We already know that “government” is one among the elements of the State (and hence, not really the same with it). However, for purposes of clarity, let us spell out the difference between the two:
1. Government changes, the State lingers through.
In the Philippines, the government changes every six years, or every time people overthrow it during EDSA’s (we have two (in 1986 and 2000), plus another two (in 2001 and 2006) if you simply count the incidence of people going to the Edsa Shrine shouting chants God-only- knows-what). However, amidst these changes, the Philippines, as a state, remains as a State – that is, as an entity that is both sovereign and Independent.
It is also correct to point out that we could change the form of government (i.e. from Presidential to Parliamentary), even the structure of government (i.e. from Unitary to Federal) or even the system of governance (from Democratic to Communistic), but these do not change the existence of a State.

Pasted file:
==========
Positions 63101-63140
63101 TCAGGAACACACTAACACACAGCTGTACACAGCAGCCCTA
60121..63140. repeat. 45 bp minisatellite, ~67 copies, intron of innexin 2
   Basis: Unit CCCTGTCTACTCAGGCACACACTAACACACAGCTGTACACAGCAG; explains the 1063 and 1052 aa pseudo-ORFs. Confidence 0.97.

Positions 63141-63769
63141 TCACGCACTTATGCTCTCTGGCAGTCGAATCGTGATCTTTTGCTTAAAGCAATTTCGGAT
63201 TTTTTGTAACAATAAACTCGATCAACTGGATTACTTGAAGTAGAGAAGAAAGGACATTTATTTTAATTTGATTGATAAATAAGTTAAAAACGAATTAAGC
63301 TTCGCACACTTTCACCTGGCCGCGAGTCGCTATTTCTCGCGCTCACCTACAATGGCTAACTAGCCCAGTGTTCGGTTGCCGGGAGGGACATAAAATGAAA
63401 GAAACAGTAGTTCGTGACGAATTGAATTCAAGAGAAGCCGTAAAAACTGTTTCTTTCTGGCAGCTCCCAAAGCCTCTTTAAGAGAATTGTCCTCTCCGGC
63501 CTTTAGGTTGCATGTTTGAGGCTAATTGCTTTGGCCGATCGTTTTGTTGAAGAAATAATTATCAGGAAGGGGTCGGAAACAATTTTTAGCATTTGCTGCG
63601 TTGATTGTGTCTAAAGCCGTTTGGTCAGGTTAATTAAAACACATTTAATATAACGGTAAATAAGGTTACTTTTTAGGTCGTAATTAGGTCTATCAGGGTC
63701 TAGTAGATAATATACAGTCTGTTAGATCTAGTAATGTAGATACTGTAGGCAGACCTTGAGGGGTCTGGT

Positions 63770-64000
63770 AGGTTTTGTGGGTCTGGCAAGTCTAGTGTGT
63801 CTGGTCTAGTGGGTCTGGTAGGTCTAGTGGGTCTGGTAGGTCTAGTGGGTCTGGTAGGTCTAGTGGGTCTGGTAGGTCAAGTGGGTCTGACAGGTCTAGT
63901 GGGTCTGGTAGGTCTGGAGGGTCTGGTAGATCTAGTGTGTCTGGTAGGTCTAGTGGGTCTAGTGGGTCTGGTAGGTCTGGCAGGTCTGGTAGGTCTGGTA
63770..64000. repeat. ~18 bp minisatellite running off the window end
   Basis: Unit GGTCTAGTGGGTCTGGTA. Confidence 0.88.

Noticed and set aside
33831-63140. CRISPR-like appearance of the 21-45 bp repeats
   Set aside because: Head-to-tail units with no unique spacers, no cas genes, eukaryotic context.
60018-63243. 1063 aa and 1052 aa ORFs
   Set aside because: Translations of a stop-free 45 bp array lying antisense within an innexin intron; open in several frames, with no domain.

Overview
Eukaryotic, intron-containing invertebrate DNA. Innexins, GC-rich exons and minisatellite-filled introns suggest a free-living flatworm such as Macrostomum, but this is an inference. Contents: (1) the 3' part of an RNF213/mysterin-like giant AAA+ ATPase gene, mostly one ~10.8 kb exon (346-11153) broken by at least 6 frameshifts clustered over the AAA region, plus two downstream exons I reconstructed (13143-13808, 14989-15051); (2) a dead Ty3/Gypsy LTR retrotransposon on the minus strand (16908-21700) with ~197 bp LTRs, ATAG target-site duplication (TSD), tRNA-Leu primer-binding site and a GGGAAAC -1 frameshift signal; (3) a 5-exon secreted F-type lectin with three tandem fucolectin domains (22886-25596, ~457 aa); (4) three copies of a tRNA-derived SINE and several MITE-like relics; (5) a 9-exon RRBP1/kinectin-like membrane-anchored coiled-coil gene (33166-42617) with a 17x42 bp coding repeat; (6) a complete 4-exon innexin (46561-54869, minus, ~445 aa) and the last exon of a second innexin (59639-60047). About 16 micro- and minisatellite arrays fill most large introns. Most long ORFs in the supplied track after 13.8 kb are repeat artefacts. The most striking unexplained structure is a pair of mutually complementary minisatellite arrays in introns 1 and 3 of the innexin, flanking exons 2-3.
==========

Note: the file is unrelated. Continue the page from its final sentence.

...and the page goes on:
It is important therefore to take note, that States are abolished not by abolishing the government but by abolishing all its features (its people abandoning their own State by becoming a citizen of another States, by abolishing its territory in an invasion.
2. There cannot be a State without a government; but there can be a government without a State.
In the 70’s there was no Palestinian State yet (but the Palestinian people, through the Palestinian Liberation Organization (PLO), seek this, and their struggle against Israel has caused a lot of troubles in the region then). However, even with the absence of a Palestinian State, the Palestinian liberation Organization (PLO) was afforded by the United Nations a seat in the General assembly, which for many observers, is tantamount to recognizing a government but not a State.